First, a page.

Mike and Michelle Ehlers own and operate a wean-to-finish site, including two naturally vented barns constructed in 2000. They are contract growers for The Maschhoffs, and grow 1,400 acres of corn and 750 acres of soybeans.
The full family operation involves Mike’s dad and brother. They work with each other on repairs and maintenance and sharing equipment. While Mike’s dad has begun to step back, Mike’s teenage son is helping more with the pigs, runs his own 10-acre test plot of crops, and owns and manages a poultry flock selling eggs and broilers, or meat birds. Their daughter also does chores around the farm, plus tends to a garden plot where she grows flowers to sell at farmers markets.
The Ehlers live just down the road from where Mike grew up. Michelle was raised on a farm in central Missouri. From a young age, Mike, 45, has been “all about farming,” actively helping on the family’s then-roughly 45-sow farrow-to-finish operation. At that time, they had nearly 600 acres of row crops. Mike learned to appreciate conservation practices early on, as they utilized ridge-till, a planting process on elevated rows. Today, the Ehlers use no-till and strip-till on all of their fields, while cover crops blanket just about 100 percent of them.
The Ehlers test manure in the barn, so they can plan for where it will be applied. In the fall, they use low-disturbance manure application. Then, in the spring, they go in with a strip-till machine and freshen up the manure strips and plant right into that same zone to give the seed the best nutrients for the best yields, Mike says.
To improve water quality, they have seen “phenomenal” results with a bioreactor added on the edge of the field around their acreage. The cost-effective tool is a way to remove nitrates from water before it flows into the North Raccoon River. That project received cost-share dollars from the Iowa Department of Agriculture and Land Stewardship through funding provided by the Iowa Pork Producers Association. They also use buffer strips.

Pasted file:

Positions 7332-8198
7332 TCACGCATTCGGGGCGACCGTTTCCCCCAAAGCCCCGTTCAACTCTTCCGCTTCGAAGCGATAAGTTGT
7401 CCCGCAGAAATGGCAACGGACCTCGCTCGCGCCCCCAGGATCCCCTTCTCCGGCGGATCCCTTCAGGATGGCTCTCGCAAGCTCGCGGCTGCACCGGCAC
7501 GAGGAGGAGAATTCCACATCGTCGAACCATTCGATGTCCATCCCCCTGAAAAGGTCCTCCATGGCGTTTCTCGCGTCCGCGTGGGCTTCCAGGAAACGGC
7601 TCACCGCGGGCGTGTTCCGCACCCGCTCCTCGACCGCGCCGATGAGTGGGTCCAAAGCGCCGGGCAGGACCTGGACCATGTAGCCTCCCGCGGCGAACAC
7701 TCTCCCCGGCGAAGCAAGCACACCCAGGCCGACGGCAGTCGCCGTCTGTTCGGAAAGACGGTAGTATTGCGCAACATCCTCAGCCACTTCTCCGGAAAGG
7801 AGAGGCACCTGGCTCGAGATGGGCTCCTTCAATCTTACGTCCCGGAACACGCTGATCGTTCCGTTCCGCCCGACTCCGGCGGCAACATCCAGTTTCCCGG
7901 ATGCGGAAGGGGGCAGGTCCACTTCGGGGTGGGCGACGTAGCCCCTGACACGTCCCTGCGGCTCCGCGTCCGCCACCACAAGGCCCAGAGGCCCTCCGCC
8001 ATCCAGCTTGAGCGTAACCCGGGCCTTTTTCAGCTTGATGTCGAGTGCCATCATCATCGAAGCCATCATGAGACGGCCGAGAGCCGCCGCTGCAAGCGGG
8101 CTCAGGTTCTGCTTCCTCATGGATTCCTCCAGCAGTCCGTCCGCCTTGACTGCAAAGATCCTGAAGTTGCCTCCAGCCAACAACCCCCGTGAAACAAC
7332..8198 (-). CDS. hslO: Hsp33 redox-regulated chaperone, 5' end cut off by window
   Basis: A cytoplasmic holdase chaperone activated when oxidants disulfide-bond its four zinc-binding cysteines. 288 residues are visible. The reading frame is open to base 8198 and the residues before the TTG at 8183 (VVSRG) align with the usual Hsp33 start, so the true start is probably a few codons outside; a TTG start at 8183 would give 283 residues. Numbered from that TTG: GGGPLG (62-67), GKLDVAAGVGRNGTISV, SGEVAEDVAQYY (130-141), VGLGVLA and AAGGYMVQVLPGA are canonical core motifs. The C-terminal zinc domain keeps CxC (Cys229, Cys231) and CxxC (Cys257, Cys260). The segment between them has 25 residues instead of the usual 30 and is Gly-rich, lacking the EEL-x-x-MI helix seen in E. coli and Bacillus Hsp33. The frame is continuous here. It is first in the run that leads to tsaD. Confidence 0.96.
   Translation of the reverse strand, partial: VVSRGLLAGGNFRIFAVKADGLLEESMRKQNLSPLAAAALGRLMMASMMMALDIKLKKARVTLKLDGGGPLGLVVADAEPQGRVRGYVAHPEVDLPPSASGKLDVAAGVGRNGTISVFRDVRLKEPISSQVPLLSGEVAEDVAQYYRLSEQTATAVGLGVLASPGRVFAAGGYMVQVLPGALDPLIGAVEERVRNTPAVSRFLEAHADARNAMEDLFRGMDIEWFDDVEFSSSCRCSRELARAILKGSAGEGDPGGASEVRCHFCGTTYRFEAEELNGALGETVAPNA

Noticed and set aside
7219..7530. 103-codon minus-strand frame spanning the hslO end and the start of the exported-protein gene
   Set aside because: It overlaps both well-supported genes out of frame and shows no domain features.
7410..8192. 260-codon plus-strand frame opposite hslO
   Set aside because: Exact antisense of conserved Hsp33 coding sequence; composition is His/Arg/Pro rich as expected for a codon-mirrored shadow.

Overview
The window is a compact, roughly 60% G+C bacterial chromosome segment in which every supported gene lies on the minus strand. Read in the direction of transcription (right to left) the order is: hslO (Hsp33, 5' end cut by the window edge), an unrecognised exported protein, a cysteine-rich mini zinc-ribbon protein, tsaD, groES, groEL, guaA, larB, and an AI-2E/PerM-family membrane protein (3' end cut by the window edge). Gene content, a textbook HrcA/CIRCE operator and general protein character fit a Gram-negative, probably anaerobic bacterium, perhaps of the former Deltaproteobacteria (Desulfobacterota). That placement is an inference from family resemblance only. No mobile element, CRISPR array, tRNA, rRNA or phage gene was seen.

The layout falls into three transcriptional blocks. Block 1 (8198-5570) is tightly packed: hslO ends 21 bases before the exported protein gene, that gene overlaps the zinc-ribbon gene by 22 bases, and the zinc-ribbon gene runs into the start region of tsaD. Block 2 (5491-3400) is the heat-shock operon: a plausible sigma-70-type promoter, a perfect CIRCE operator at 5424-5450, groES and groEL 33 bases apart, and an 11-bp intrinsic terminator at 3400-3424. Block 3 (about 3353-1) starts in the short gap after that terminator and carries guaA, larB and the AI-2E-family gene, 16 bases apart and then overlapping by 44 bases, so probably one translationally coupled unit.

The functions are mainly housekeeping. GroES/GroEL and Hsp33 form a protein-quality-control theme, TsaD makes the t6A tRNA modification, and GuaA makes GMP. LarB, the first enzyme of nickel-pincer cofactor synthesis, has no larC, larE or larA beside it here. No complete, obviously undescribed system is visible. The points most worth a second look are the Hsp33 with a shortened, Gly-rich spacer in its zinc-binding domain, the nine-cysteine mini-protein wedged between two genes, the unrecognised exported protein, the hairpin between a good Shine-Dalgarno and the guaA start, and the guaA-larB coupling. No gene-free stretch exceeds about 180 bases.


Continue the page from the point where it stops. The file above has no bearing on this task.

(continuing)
With roots in conservation, adopting fresh practices has come naturally, Mike says. They learn a lot from reading magazines and attending workshops offered by the U.S. Department of Agriculture’s Natural Resources Conservation Service (NRCS). Through years of building relationships, NRCS officials often will approach the Ehlers about trying new ideas and programs. Most recently, the Ehlers installed a pollinator habitat in “wet holes,” low areas of farm ground that often have to be replanted. Instead of tiling, they took 5 acres out of production and seeded it down with plants that provide nectar or pollen for species like butterflies and bees.
To further keep up with the latest and greatest in conservation innovation, the Ehlers are known for hosting “field days.” In fall 2015, a public event themed around low-disturbance manure application attracted nearly 100 participants to their site. Because their farm is located near the North Raccoon River, they wanted to share actions being taken that directly impact downstream drinking water. Equipment manufacturers, livestock producers—including Mike—and custom applicators demonstrated and discussed how new technologies can help meet water quality goals of the Iowa Nutrient Reduction Strategy, as well as improve soil health.
“People just want to ask questions,” Michelle, 42, says. “They just need somebody who’s done it. Sitting up on a panel is great, but the real discussion comes around a plate of cookies afterward.”
The Ehlers recognize the value of aesthetics and odor mitigation on their farm. The west side of the site originally included austrees and evergreens. The row of austrees has since reached maturity and been removed, and has been replaced with more evergreens and bald cypress trees. The landscaping also provides nesting spots for birds, and offers food sources and protection from predators. In addition, trees assist with snow control during the winter months, and produce shade in the summer, helping to conserve energy.
At the 2016 Iowa State Fair, the Ehlers received the Iowa Farm Environmental Leader Award that recognizes those who are committed to healthy soils and improved water quality. Mike and Michelle live by the motto: “Best practices continue to evolve, but putting it all in our head and not using the heart to share that knowledge means it dies with us.”
Community involvement is important to the Ehlers. They serve as co-presidents of the Buena Vista County Pork Producers. Michelle is a 4-H leader, and both she and Mike assist with the Special Swine Program that allows 4-H’ers—particularly those with no access to livestock or facilities—to receive hogs from The Maschhoffs to care for and show during the Buena Vista County Fair. The Ehlers are active, too, in numerous organizations, events, and their church.